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Childcare & Education

Christie & Co comment on the 2023 Spring Budget

On Wednesday 15 March 2023, the Chancellor of the Exchequer, Jeremy Hunt, presented his Spring Budget to parliament. Below, we summarise the key takeaways for our sectors and the response from our experts.

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Key takeaways 

  • The economy is forecast to grow by 1.8% in 2024 and 2.5% in 2025, according to Office for Budget Responsibility forecasts 
  • Aims to reduce inflation rates to 2.9% by the end of this year 

Employment – focus on bringing early retirees and long-term sick back into the workforce 

  • Pension tax reform introduced to tackle the 6.6 million working aged adults in the UK who are classed as economically inactive – increasing the pensions annual tax-free allowance from £40,000 to £60,000 and will abolish the £1.07 million lifetime allowance  
  • New “returnship” programmes and sector-based work academies also introduced to encourage over 50s who have retired early to return to work 
  • Enhancing the DWP’s mid-life MOT strategy by increasing the number of 50+ Universal Credit claimants from 8,000 to 40,000 a year 
  • An additional 2.5 million economically inactive people are classed as long-term sick, who will be encouraged to return to work 
  • A Health and Disability white paper to be introduced called Universal Support which will allow for disabled people to work part-time and still be able to claim benefits – providing 50,000 places on new voluntary employment scheme 
  • 1.7 million people inactive due to inadequate childcare support – newly introduced childcare reforms will see this number decrease 
  • Children in care should be given all possible help to make a normal working life possible when they reach adulthood, so Hunt is nearly doubling the Qualifying Care Relief threshold to £18,140 which will mean a tax cut for a qualifying carer averaging £450 a year. He is also increasing funding for the Staying Close programme to help more care leavers into work 


Energy bills support 

  • The Government’s Energy Price Guarantee for households will be extended for another three and a half months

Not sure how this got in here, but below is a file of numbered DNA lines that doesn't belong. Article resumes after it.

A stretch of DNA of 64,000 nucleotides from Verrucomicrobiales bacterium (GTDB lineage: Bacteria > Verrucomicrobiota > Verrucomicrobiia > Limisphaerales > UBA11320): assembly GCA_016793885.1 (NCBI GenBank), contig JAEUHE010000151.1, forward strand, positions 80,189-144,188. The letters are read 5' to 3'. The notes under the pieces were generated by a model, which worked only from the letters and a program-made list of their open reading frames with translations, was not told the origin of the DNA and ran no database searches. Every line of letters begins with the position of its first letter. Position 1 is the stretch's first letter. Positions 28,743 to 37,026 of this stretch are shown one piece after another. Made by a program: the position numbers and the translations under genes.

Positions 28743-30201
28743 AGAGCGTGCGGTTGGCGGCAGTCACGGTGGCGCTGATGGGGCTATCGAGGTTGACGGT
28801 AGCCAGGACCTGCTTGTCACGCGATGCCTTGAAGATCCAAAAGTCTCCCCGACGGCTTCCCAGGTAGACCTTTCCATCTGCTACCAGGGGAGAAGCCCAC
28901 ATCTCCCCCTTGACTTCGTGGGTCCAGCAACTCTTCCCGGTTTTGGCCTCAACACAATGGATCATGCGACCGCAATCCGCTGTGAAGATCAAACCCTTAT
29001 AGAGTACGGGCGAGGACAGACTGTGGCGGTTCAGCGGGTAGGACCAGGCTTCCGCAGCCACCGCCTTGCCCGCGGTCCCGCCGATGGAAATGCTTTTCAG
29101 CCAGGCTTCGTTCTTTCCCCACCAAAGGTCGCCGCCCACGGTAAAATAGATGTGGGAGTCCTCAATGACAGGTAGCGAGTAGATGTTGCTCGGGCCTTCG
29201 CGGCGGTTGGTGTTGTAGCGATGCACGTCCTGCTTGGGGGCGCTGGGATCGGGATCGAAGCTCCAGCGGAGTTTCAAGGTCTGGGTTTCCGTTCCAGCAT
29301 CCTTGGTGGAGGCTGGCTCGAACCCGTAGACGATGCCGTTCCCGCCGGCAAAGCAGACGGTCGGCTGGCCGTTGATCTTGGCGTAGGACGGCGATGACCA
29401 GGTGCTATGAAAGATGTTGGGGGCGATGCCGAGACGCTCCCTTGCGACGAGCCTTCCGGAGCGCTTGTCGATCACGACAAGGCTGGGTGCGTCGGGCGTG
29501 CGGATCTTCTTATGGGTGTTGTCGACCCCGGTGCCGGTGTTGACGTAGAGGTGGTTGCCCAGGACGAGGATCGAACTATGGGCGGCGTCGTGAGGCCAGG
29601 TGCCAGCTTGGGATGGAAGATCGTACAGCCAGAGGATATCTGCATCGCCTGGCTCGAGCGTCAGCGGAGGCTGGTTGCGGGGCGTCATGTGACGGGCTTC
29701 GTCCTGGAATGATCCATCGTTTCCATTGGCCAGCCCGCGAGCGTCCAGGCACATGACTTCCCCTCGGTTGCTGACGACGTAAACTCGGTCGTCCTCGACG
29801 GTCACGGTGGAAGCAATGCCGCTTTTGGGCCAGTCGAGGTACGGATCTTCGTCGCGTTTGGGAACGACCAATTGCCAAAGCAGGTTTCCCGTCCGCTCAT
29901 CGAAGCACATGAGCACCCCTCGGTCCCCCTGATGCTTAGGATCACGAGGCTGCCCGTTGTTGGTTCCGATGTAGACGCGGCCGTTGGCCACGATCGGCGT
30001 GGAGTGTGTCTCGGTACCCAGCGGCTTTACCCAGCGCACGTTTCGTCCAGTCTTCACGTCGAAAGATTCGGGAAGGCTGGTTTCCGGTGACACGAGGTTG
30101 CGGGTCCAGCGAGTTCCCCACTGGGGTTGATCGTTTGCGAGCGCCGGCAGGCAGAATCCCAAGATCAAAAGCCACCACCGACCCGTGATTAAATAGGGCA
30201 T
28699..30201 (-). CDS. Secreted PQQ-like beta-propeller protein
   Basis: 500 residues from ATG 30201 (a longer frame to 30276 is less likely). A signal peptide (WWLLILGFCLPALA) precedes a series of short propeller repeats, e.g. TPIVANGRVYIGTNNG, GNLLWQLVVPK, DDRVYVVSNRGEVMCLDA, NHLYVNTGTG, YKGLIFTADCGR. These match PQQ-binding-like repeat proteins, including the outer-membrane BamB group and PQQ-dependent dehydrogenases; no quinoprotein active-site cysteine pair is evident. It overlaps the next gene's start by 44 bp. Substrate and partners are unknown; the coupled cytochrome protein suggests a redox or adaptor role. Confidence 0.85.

• Support for businesses will be reduced  


Fuel duty cuts 

  • The 5ppl fuel duty cut has been extended for a further year 
  • Fuel duty was set to rise by RPI inflation in April and temporary 5p duty cuts currently in place were due to expire this month, meaning cost of fuel duty would have risen by 23% - an extra 12p per litre.  This 5p duty cut has been maintained for a further 12 months 


Corporation tax rise / super deduction replacement 

  • 6% rise in corporation tax scheduled to take effect in April despite warning from business lenders it will delay growth, which will bring tax rate up to 25% – this will mainly impact businesses with over £250k profit 
  • Companies with profits between £50k - £250k will receive marginal relief  
  • The corporation tax super-deduction, which allows businesses to cut their tax bill by 130% of the value of qualifying investment, will end on 31 March  
  • Introduced full capital expensing for the next three years which is expected to increase business investment by 3% each year it’s in place 


Business growth and investment  

  • Announcement of 12 investment zones which will receive £80 million in funding over five years including tax reliefs including one in Scotland, Wales and Northern Ireland 
  • £20 billion investment over the next 20 years in carbon capture as part of a drive towards net zero – this is also estimated to create 50,000 jobs 


  • Those wanting to be a childminder will receive £600 for signing up or £1,200 if they sign up through an agency 
  • The Chancellor said he'll increase the funding to nurseries by £204m from this September rising to £288m next year - an average of 30% increase in the two-year-old rate 
  • Changing ratios from 1:4 to 1:5 for 2-year-olds in England. This is optional  
  • Parents on Universal Credit will now receive up to £951 for one child and £1,630 for two children per month which will now be paid upfront